Legs and Feet
The legs are a little tricky to explain but quick to knit. The basic idea is that for each foot you'll pick up six stitches in the middle of the body, knit an inch or so of I-cord (I did it with double-knitting), and then bind off decoratively for a webbed foot. You'll need two double-pointed needles or one circular needle for this.

Here are the detailed instructions: Turn the duck so that it's on its back with the head towards you. You'll start with the right leg. Pick a general spot about halfway lengthwise on the body and halfway widthwise between the seam and the right side. Pick up six stitches for the leg; three will be on one row, and three will be two rows further back. You can put all six stitches on one needle for I-cord if you want. Personally, I prefer double knitting for this many stitches. To do that, pick up the stitches with your left needle in the following order:

1 3 5
2 4 6

When you start knitting, you'll alternate knit and slip stitches as follows:
{k1, sl1 wyif} 3 times
On the first pass, you'll be knitting the front row and slipping the back row. When you turn your work and come back, you'll be knitting the back row and slipping the front row.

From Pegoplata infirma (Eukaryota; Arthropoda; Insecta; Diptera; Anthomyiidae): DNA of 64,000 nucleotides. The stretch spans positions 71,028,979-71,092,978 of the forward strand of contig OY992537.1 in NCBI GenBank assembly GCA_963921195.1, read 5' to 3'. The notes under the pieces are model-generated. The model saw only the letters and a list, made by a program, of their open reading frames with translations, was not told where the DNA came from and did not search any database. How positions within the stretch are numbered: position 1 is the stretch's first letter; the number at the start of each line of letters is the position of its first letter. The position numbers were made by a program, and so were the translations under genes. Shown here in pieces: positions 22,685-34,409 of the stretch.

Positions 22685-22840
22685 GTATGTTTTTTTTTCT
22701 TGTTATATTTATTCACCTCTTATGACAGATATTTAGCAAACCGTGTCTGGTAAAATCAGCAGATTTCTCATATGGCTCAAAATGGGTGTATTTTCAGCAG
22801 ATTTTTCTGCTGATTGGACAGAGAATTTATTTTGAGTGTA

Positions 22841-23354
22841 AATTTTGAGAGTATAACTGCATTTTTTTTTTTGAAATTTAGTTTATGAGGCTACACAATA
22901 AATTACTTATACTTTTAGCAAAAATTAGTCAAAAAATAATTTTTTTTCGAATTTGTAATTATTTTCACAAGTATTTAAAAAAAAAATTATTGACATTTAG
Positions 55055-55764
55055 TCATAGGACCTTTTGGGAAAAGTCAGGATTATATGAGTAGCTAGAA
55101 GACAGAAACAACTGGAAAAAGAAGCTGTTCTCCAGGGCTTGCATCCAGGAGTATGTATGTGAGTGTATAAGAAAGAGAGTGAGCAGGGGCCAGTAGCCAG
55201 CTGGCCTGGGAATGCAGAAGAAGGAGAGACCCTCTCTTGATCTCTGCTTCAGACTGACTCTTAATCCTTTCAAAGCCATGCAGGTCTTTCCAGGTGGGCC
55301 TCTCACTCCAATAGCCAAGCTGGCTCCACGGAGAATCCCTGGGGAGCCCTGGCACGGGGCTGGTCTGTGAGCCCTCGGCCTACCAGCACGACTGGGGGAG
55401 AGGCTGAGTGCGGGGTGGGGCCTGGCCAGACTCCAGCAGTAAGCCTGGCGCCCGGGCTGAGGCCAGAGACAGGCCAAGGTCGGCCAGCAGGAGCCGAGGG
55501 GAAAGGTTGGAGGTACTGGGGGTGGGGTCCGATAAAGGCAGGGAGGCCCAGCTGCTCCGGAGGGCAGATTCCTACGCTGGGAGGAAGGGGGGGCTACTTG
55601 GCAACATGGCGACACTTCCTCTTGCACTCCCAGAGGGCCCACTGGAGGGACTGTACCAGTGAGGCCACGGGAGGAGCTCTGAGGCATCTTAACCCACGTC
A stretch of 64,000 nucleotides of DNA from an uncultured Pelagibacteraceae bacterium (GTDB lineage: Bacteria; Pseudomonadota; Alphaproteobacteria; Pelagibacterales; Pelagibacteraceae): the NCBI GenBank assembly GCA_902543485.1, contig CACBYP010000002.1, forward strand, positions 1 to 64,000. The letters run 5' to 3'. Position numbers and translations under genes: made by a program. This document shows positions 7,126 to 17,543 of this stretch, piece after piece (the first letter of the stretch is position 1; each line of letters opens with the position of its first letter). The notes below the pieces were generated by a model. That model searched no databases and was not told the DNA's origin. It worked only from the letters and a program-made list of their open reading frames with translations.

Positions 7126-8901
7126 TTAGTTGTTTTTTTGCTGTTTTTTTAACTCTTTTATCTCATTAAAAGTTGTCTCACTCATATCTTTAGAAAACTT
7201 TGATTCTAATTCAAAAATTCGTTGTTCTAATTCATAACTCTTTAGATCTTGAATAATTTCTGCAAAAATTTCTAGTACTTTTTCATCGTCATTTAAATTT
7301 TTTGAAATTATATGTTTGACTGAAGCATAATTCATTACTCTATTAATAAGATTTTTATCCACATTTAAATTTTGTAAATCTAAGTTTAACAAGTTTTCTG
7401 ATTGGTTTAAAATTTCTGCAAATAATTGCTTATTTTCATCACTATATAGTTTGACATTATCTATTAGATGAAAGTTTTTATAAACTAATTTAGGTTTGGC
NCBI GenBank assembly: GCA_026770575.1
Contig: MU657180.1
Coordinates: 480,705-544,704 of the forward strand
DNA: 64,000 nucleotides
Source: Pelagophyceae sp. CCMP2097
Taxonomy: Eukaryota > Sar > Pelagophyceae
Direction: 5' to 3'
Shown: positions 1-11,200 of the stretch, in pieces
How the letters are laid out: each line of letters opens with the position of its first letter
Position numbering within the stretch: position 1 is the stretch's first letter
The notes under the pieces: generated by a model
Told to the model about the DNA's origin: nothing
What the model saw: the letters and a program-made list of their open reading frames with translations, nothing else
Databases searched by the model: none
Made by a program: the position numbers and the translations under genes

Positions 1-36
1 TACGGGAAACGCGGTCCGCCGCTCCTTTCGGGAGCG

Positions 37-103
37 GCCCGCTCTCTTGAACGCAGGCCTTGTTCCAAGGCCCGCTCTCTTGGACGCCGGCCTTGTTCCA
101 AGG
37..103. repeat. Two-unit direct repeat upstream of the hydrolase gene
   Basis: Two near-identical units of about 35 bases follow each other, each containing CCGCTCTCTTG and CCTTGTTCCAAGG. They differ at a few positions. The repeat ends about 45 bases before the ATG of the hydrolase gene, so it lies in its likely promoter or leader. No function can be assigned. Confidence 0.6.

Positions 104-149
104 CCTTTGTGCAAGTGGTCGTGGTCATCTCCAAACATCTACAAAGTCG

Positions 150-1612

After completing about an inch or two of leg (I did 6 full rounds of knitting, but you might want more), you'll bind of with kind of a decorative picot that gives a webbed-foot look. Here's how I did it:
k1, {ch3, k1, bind1, k1, bind1}2 times, ch3, k1, bind1
Break the yarn and pull it through the remaining loop. Sew the yarn tail inside the leg to hide it. If you like, you can use the cast-on yarn tail to tack the leg down a little and secure it more the body.

Now, repeat for the left leg.

Felting and Finishing
You can hand-felt the duck in warm water, but it's much easier to toss it into the washing machine for a hot wash. It might need more than one cycle. When it's felted to your desired density, let it dry and then stuff it, including a replacement dog squeaker from the pet store if you want. Sew up the opening using the felted ends of yarn.



magnoliasntea said...

Very inventive! My rat terrier is going to love one of those. Thank you for sharing the pattern!

donna said...